9
$\begingroup$

Let's say I have selected some vertexes: enter image description here

How do I mirror this selection (in x axis) so I can select the other side (same vertices assuming my mesh is symmetric) I just want to select the other side not do any operations.

$\endgroup$
1

2 Answers 2

11
$\begingroup$

Choose Mirror from the Select menu and check the Extend option.

$\endgroup$
5
  • 1
    $\begingroup$ I can't find the extend option, selecting mirror in select menu attempts to mirror and fails with error "0 vertices mirrored" $\endgroup$
    – Arijoon
    Sep 20, 2016 at 14:43
  • $\begingroup$ @Arijoon Extend option is in Last Operator panel, either open Toolshelf or press F6. Although it should work without that the option - it will only add mirrored selection to your original one. Check that you don't use Mirror modifier $\endgroup$
    – Mr Zak
    Sep 26, 2016 at 9:39
  • 1
    $\begingroup$ Does Blender 2.8 still have this feature? $\endgroup$
    – June Wang
    Sep 5, 2019 at 9:58
  • $\begingroup$ I don't see that in blender 2.8 $\endgroup$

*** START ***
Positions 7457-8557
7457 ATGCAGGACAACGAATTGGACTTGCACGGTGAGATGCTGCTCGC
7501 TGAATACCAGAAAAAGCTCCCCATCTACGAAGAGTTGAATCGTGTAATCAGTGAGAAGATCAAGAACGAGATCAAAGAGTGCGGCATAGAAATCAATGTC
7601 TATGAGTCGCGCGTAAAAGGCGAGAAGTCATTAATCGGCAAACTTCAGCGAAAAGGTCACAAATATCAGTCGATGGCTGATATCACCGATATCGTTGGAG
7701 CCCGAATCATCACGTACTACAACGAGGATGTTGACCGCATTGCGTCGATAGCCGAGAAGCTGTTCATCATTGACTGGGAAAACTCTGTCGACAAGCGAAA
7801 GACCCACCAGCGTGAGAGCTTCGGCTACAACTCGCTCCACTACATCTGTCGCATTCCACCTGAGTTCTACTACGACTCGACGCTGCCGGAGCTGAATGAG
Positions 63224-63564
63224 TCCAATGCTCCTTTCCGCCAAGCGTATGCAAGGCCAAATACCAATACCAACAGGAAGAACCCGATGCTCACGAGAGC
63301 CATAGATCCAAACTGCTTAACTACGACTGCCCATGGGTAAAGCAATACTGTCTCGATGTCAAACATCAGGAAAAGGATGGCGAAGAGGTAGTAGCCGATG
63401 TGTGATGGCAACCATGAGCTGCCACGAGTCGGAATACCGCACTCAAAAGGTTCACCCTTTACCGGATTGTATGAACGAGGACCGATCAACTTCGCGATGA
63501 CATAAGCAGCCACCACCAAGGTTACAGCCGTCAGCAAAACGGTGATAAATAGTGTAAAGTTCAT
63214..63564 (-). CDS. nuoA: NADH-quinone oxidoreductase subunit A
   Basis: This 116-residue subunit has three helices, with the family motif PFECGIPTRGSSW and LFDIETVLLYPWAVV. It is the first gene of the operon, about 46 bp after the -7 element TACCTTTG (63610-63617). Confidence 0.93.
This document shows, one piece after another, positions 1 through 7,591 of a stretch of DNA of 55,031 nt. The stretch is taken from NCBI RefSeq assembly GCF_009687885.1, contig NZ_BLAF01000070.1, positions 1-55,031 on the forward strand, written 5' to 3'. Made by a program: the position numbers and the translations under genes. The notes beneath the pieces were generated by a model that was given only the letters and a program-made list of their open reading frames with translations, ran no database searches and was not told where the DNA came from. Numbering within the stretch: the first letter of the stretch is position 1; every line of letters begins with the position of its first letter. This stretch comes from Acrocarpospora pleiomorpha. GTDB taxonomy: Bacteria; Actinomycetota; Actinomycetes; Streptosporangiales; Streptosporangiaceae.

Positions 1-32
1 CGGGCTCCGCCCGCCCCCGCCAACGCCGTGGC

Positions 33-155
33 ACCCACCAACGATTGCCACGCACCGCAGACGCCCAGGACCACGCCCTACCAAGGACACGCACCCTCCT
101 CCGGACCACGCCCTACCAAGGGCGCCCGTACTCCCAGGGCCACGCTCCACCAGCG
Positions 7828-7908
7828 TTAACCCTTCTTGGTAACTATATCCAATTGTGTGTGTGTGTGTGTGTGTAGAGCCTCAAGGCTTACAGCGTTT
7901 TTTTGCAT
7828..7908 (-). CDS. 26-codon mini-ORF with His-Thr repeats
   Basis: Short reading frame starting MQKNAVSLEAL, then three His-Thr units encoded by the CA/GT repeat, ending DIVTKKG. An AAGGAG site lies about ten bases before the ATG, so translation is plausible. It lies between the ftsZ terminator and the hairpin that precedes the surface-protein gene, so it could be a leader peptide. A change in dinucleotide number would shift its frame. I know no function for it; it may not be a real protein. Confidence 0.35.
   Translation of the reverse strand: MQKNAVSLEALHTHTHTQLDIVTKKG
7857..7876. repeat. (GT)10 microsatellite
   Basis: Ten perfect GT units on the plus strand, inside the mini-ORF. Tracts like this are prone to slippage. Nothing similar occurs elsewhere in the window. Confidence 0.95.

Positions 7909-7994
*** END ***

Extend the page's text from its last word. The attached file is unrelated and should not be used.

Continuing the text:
– Daniele
    Jan 31, 2020 at 19:59
  • 2
    $\begingroup$ I see it in 2.82(.7)a if you select and then click Select>'Mirror Select' after using symmetric sculpting it says something like "Warning: 0 vertices mirrored, 5139 failed" so it is not able to understand exactly where it's partner vertices are or edges or faces. So the real answer is "no it does not" create a double selection brush (pressing 'c' for instance) as you might expect or hope. Another one for the suggestion box. I guess you'd have to use the mirror modifier route to do that but there should be a sculpt brush to do what you want if that be the case. $\endgroup$ Mar 20, 2020 at 8:16
-1
$\begingroup$
  1. Go to edit mode
  2. Go under the modifiers tab and add modifier. Look for the Mirror option under generate.
  3. Ensure that the X-axis is checked. Click on the vertices buttons under the Mirror modifier and you should be able to see it in your 3D view.
  4. To apply the mirrored vertices click Apply.
$\endgroup$
1
  • 2
    $\begingroup$ This doesn't answer the OP's question $\endgroup$
    – kettlecrab
    Jan 6, 2020 at 3:25

You must log in to answer this question.

Not the answer you're looking for? Browse other questions tagged .